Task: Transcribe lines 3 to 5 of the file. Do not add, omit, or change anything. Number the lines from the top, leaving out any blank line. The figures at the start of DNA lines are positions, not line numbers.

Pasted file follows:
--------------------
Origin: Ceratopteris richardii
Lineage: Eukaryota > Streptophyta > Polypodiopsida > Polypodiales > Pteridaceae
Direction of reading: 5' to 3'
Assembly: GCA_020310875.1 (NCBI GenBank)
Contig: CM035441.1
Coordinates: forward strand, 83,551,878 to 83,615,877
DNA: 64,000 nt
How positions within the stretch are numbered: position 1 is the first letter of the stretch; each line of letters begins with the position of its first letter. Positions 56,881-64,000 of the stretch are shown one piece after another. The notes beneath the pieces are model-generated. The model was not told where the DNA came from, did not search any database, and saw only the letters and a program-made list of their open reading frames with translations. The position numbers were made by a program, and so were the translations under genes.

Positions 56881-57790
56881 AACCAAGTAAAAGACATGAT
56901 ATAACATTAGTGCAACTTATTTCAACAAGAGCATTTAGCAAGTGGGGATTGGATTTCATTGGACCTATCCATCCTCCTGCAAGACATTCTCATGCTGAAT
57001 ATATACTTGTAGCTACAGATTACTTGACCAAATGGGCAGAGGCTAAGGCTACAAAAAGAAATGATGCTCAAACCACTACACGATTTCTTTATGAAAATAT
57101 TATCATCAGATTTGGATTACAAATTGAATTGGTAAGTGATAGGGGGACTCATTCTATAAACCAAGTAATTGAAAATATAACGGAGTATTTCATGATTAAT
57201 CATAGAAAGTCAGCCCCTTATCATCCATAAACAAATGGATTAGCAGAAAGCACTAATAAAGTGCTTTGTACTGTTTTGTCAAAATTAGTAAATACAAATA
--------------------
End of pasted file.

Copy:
Direction of reading: 5' to 3'
Assembly: GCA_020310875.1 (NCBI GenBank)
Contig: CM035441.1